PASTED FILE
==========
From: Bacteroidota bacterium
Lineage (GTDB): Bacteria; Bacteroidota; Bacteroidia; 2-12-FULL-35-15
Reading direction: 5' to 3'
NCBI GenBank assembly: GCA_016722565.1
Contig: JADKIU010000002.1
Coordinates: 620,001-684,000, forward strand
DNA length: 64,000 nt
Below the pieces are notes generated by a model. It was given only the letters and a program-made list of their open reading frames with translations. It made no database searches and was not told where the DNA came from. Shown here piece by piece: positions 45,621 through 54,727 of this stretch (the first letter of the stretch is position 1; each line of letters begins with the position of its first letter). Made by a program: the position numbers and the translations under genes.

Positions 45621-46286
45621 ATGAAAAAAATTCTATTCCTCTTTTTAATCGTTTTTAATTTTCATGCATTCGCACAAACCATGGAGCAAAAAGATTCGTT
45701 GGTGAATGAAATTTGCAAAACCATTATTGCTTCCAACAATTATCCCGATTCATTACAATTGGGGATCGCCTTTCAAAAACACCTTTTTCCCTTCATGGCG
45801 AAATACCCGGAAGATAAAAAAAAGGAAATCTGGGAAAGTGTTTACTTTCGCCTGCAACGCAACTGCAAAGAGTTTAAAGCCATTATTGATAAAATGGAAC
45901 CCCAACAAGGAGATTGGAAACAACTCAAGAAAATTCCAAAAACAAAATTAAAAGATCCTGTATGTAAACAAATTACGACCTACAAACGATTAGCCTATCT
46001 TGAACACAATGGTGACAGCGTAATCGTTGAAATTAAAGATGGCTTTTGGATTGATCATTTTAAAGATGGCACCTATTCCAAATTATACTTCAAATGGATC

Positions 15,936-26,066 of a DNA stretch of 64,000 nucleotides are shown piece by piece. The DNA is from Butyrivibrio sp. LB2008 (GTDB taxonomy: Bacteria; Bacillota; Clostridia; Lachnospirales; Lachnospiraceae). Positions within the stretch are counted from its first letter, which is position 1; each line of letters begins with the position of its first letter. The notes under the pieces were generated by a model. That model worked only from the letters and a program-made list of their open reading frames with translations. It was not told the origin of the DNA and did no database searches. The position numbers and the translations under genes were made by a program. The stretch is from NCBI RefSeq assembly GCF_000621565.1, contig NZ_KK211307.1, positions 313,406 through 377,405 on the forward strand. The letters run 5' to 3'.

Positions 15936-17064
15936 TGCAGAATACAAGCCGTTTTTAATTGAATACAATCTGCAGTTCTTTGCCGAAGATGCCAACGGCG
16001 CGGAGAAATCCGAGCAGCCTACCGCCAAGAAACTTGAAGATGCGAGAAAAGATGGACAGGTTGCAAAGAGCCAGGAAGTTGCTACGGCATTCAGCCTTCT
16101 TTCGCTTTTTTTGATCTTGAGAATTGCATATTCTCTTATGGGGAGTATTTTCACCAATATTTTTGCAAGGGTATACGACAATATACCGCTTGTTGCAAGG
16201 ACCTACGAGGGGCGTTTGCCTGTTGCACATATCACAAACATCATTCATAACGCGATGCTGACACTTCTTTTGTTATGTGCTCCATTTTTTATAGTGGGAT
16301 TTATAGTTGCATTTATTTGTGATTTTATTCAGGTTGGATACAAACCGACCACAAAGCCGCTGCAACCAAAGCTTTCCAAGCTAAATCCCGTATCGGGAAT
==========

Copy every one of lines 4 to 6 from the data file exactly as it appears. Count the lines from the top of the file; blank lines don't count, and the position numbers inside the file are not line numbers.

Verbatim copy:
NCBI GenBank assembly: GCA_016722565.1
Contig: JADKIU010000002.1
Coordinates: 620,001-684,000, forward strand